Working with independent contractors? Here are 15 ways to ensure you don’t end up as the next write-up on the Department of Labor’s website for misclassifying them as employees.
The compounding effect of five developments in employment law has made using independent contractors significantly more appealing and risky at the same time.
A new court ruling is a win for exotic dancers in Kansas — and also highlights the difficulties in determining just who qualifies as an independent contractor.
Pennsylvania just joined the growing list of states that pledged to work with the Department of Labor (DOL) in preventing employers from misclassifying full-time employees as independent contractors (ICs). Will your state be next?
Signed agreements from workers stating that they are independent contractors mean little if the Department of Labor (DOL) feels a worker has been improperly classified.
If your company is considering broader use of independent contractors to save money, be aware that federal and state lawmakers and investigators plan to go hard on any employer who doesn’t meet strict IC requirements.
Our team of experts fields real-life, everyday questions from HR managers and gives practical answers that can be applied by any HR pro in the same situation. Today’s question: Will asking the DOL for guidance on classifying workers trigger an investigation?
You know the cost of misclassifying employees as independent contractors. But can you determine whether or not these exotic dancers were employees?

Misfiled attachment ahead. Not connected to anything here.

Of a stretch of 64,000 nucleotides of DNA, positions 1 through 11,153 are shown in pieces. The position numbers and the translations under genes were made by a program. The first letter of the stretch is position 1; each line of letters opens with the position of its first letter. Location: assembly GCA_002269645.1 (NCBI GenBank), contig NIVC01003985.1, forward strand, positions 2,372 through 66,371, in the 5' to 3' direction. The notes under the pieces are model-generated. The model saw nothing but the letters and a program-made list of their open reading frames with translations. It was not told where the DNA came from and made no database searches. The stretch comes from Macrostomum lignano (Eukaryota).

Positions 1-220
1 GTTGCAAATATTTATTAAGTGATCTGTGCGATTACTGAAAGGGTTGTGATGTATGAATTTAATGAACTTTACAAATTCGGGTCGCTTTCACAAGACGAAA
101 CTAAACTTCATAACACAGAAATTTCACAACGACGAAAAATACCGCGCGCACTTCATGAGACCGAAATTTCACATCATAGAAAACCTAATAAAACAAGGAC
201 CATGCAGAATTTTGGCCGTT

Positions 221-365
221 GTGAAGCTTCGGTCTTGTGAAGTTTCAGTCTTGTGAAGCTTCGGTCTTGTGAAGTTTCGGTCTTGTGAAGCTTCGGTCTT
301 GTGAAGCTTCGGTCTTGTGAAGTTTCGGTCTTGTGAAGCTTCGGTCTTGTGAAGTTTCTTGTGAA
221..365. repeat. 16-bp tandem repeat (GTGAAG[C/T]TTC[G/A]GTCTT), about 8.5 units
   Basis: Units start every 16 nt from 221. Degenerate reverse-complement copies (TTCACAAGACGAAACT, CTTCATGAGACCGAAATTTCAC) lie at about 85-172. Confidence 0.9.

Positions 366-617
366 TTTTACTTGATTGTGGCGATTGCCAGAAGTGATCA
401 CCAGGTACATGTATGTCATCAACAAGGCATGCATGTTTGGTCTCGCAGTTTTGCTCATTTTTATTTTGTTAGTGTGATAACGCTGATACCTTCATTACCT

Enter the latest wave in the sea of crackdowns, regulations and additional paperwork surrounding the classification (or misclassification) of employees.
To all those using independent contractors: The Department of Labor (DOL) is no longer looking to just strengthen its own enforcement of employee classification rules, it’s now strengthening states’ enforcement efforts as well.
The Department of Labor (DOL), Internal Revenue Service (IRS) and nine states have teamed up to find wage and hour violators and fine them heavily.
Some people just don’t appreciate art. A U.S. District Court judge in Georgia has ruled that male strippers don’t qualify for exempt status as “creative professionals.”
Citywide Protection Services formed an agreement with its security guards: The guards could work extra hours in exchange for straight-time pay only — no time-and-a-half.
The hits just keep on coming: Congress is considering another measure designed to crack down on companies that classify workers as independent contractors.
It’s official. Connecticut is the first state to pass legislation mandating paid sick leave for employees.
Surprise, surprise – the Department of Labor (DOL) continues to ratchet up its efforts to enforce wage and hour laws.
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